September 13, 2012

What are we sick of?

Filed under: health, life — Tags: , , — yalandarose @ 10:53 am

Maybe it’s just a trend in my neighborhood.  But has anyone noticed that clinics are popping up over town like retail stores?

Like new fast-food chains, it’s just a matter of days before the parking lots are full.

The advertisements could double for generic promotions of new tire lube services or fast-food joints:  “new convenient location, fast, friendly service.”  Doctors have display ads in the Sunday paper.

Are we really that sick?

The #1 killer in this country is heart disease.  However, 2 of the top 10 slots for best-selling medications are anti-psychotic drugs. With all of these new clinic grand-openings, why aren’t we treating what’s wrong?

Could it be that we are dying from a broken heart?

January 17, 2012

Paula Deen

Filed under: health — Tags: , , — yalandarose @ 10:55 pm

Paula Deen said her cooking won’t change since she was diagnosed with diabetes, but I’m sure her diet will.

August 11, 2011

Can Curiosity Also Kill Diets?

Filed under: health — Tags: , , , , , , — yalandarose @ 1:46 pm

Ever thought about how much unnecessary food there is in the world? If not, start now. If the average person ate in moderation which would consist of the basic 3 meals, plus a couple of snacks in between, would there really be a need for some of the thousands of new snacks that are marketed daily?

I thought about this in the grocery store. I saw a bag of Hot Dog flavored potato chips, and I suddenly had a craving for them. I never knew this flavor existed before my last trip to the supermarket, but now I was considering it as my next chew. Never mind the fact that I don’t even like hot dogs, I just wanted to know how the chemists managed to do it this time – a meal-flavored potato wafer. Hum.  I decided against it, as I really don’t care for hot dogs. I also knew that if I brought those chips home, I would have devoured the bag simply because it was there.

But what about the other useless snacks out there.  For instance, I was perfectly fine with the original recipe of my favorite cookie, now there seems to be more variations than an ivy plant.

We have gotten so many snack varieties to choose from, that I don’t think we give in to temptation anymore, just curiosity. I realized many of the snacks I bring home are something I’ve never tried before.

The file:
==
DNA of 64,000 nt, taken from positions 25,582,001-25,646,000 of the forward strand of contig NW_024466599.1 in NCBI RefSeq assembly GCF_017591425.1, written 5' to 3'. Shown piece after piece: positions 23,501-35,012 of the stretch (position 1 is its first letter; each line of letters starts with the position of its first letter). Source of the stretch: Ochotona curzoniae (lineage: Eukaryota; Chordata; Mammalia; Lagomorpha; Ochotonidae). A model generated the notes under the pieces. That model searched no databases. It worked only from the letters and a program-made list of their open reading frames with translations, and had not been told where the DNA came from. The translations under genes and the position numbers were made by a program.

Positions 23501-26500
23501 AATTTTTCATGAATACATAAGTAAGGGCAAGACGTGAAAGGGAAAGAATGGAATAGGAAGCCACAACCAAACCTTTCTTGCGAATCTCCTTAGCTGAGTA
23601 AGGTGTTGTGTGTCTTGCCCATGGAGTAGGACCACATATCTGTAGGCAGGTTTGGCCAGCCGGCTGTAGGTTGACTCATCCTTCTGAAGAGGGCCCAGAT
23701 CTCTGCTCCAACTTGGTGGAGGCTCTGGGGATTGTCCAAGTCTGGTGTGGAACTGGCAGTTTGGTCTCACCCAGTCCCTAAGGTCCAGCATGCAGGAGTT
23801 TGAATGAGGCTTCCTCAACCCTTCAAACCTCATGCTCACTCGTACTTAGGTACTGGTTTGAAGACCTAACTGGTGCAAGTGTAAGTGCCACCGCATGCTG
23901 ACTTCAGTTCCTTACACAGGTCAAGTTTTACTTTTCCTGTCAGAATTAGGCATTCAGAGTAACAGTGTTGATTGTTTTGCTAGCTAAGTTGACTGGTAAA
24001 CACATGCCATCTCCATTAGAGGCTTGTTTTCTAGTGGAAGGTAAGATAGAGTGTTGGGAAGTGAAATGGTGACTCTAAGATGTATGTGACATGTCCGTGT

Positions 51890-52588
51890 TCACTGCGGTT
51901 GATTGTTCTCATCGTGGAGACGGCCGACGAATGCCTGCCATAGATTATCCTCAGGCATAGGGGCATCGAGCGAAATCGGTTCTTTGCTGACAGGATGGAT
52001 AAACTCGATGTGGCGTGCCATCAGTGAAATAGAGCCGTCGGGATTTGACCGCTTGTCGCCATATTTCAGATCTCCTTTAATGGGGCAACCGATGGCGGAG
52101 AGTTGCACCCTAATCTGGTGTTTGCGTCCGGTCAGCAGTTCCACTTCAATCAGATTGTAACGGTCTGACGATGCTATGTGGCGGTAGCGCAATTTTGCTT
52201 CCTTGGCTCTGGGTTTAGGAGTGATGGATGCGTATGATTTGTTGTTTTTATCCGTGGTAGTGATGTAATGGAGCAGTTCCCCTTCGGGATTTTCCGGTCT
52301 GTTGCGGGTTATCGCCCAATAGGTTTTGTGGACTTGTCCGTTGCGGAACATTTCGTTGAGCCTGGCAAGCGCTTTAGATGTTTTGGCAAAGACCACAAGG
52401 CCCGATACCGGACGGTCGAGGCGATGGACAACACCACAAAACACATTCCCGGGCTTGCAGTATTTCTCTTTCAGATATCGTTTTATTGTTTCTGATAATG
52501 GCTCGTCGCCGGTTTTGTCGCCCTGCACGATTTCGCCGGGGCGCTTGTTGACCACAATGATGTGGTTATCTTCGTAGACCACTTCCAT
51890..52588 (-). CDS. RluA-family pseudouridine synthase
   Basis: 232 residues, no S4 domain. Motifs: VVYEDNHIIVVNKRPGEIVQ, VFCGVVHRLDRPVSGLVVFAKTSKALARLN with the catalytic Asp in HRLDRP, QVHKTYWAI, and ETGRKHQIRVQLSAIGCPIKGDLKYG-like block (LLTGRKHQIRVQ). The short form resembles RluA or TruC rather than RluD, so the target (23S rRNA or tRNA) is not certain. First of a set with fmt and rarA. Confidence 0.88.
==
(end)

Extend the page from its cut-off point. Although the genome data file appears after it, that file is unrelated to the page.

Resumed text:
Experts are suddenly interested and concerned about the obesity rates in this country. Some even advocating taking obese children from their parents, and while portion sizes are usually discussed, I have yet to see a study on needless nibbles.

Many people remark that my four-year-old is small for her age.  When she was an infant, she was always being placed in the smaller baby room because the childcare worker was afraid that she would be trampled by the bigger tots.  She’s a healthy 30 pounds now, compared to her 40 pound friends.  However, she was nursed until she was a year old (she started solids at six months).  Also, when she’s hungry, I actually feed her a full-course meal, instead of something she can eat with her fingers.  When we we’re on the go, her snacks are filled with protein to make her feel full faster.

I didn’t really think my daughter’s weight or her diet was a conversation piece until somebody passed me a 20-pound baby to hold last week that was only four months old. He started solids at birth so that he could sleep through the night.  Yeah, in some cases maybe obese children should be taken from their parents.

Article first published as Something to Chew On on Technorati.

June 22, 2011

Picture This: Smoking Can Kill You

Photo Credit: Food & Drug Administration, 2011


The Food and Drug Administration wants the public to get the picture of the harmful effects of cigarette smoking – literally.

Beginning September 2012, the familiar caption on the spine of cigarette packs will now be positioned to the front and back covers complete with full-color graphics.   As the above photo illustrates, a typical pack of smokes will be wrapped with a billboard ad proof of a nine-part anti-smoking campaign series. 

The current text of the SG’s warning has as much as 14 words in one message.  However, the wording has been reduced to 3 words in some and a1-800 prefix to QUIT-NOW which provides anti-smoking support, coaching, educational and referral services in each state, Puerto Rico and Guam  Based on the images posted on the FDA’s website, the miniature, anti-smoking murals will occupy as much space on the cigarette packaging than the brand name itself. Cigarette advertisements will be required to devote another 20% of ad space to the messages.

Though the new labels are the first significant change in the smoking warnings in over a quarter of a century, the FDA plans to maintain the fear factor of the disturbing images which include rotting teeth and an autopsied corpse by updating the images as early as next year. The nine morbid images will be used to reduce the smoking-related deaths of nearly a half million people in the US annually.  The FDA and the anti-smoking group Campaign for Tobacco Free-Kids assert that the current SG warnings that are now over 25 years old are ineffective for a target group who become lifetime smokers well under their 25 th birthday – children under 18 years of age. The law allowing the FDA to regulate tobacco for the first time is responsible for the grotesque change in the current warning labels. 

Alcohol is still regulated under the Department of Justice’s Bureau of Alcohol, Tobacco, Firearms which may explain the stark contrast between the proposed nicotine billboards of dying cancer patients and the alcohol billboards of bikini-clad women.

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